Neo-Reformers, Emergents & Missionals Agree … on the Bad Theology of the Bethke Video

“What if I told you” … that it’s crazy who you might end up agreeing with?

Remember this video that went viral called “Why I Hate Religion but Love Jesus” by Jefferson Bethke? Of course you do, you haven’t got a chance to repress it yet. But in case you have closed your Facebook account as a New Year’s resolution, here it is:

Confession: When I first clicked on it, I was a bit excited, cool background, cool typography, cool dude, then after 30 seconds I thought “Uh oh, this is not cool. It’s not even accurate.”

Thought of blogging about it, but by the time I collected my thoughts, I had already seen this excellent one “Lame Poetry, False Dichotomies, and Bad Theology” by Jonathan Fitzgerald on the Patrol Mag site and there were a few others floating around Twitter.

Tony Jones had a few scattered comments about it on his FB and this post.

Kevin DeYoung had a lot to say here.

Then about a week later I saw on Twitter that Bethke responded to Kevin’s critique and his comments were included in a follow-up post by Kevin.

Before I read the post I thought – wow, when Tony Jones and Kevin DeYoung agree, you know your theology really sucks. I pictured neo-reformers putting down their Calvin’s Institutes, complimentarians putting down their Real Marriage books and the husbands giving permission to allow their wives “extra time” to look online (sorry I couldn’t resist), progressives stopped tweeting about the GOP Debates (they’re really the only ones watching) and they all nodded in sad agreement – “The message of this video is terrible.”

No word yet on how Rob Bell and John Piper felt about the whole thing. I picture Rob in Hollywood creating characters for his new tv show. I bet you one is called “Joe Pipper” and he’s from Minnesota and he’s a cross between Robert Duvall’s character, “Sonny” in The Apostle and Simon Cowell. I’m also starting the rumor that John Piper has contacted Flannel to produce a series of DVD’s called, “Righteous O’rgh” (which is the Greek for “anger”, like in Mark 3:5. Could have gone a different tray with this joke, patting myself on the back for such restraint ;)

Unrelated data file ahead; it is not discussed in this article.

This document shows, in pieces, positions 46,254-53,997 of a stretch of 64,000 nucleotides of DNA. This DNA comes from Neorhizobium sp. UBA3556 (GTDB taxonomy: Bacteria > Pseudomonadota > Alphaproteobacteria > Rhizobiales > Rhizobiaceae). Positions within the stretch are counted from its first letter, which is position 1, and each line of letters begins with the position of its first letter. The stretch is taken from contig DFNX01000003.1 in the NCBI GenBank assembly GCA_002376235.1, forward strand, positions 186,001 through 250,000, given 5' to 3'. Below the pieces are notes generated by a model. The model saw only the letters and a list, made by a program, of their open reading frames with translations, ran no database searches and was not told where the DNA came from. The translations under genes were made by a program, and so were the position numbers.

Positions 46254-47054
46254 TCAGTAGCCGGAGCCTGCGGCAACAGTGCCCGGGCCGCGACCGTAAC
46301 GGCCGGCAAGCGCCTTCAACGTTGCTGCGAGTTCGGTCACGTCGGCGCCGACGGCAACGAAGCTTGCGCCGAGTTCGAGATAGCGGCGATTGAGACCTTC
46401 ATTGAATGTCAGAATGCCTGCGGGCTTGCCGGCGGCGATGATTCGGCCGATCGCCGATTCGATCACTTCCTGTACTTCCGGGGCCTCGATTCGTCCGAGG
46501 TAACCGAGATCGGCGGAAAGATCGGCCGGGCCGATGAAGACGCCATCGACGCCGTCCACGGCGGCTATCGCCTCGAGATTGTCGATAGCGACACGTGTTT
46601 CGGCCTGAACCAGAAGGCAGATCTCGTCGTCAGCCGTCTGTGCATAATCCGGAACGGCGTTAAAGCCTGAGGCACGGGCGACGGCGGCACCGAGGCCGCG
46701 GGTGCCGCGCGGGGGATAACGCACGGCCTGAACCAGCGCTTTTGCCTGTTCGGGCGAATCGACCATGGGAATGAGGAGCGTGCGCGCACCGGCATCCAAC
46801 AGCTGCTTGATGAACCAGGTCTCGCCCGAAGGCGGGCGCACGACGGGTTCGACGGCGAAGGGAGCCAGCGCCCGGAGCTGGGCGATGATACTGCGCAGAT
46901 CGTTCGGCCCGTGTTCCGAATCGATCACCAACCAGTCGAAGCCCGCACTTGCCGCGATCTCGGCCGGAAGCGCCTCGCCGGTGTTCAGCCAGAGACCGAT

As you know, the respective sides have not agreed on much over the years. Guinness, iPhones and the continued desire to breath oxygen are some common denominators but I am aware there are tea-totaling Droid users in the respective parties.

But I digress.

The issue that everyone pointed out was that we all hate hypocrisy. “Religion” isn’t the problem. Heartless, cold, empty religion is what causes the damage. Bethke sorta admits to that in this CBS News video (although he plays the “semantics card” a little awkwardly IMO). You should click this to hear the priest use spoken word in response. (“Yo Jeff, let me give you a holler from the collar. I don’t think it’s religion you should be dissin’. I think it’s the nuance that you’re missing” – Not quite the battle from 8-Mile but what can you do).

So here’s where I find myself in light of this little episode.  I was grateful for what Kevin DeYoung said. I was grateful that Tony Jones posted about it. I know some will see this as a common enemy thing and while bad theology is a good common enemy, this little scene demonstrated revealed that we could look at the same sky and say it was blue.  Or look at a piece of art and say, “Hmmm, not sure the artist got it here.”  I want to be careful and taper off the “There’s hope after all for the unity of the Church!” conversation but from my vantage point, this was good for me to see.

I am also grateful overall for Bethke’s response. For a 22 year old, I’m excited for him. I hope this ushers in a season of study and thoughtful engagement with a number of aspects conceding the nature of worship, faith, religion, theology and the church. I hope he leverages his influence to build the church. And I hope his next video is grounded theologically and brings a better conversation to the social media culture.

What if I told you we all do could this?


  1. I’m not so sure Tony and Kevin are really agreeing in a very particular sense, only in the borad sense of there are problems with the video. DeYoung’s conclusion of:

    “The strengths in this poem are the strengths I see in many young Christians—a passionate faith, a focus on Jesus, a love for grace, and a hatred for anything phony or self-righteous. The weaknesses here can be the weaknesses of my generation (and younger)—not enough talk of repentance and sanctification, a tendency to underestimate the importance of obedience in the Christian life, a one-dimensional view of grace, little awareness that our heavenly Father might ever discipline his children or be grieved by their continued transgression, and a penchant for sloganeering instead of careful nuance.”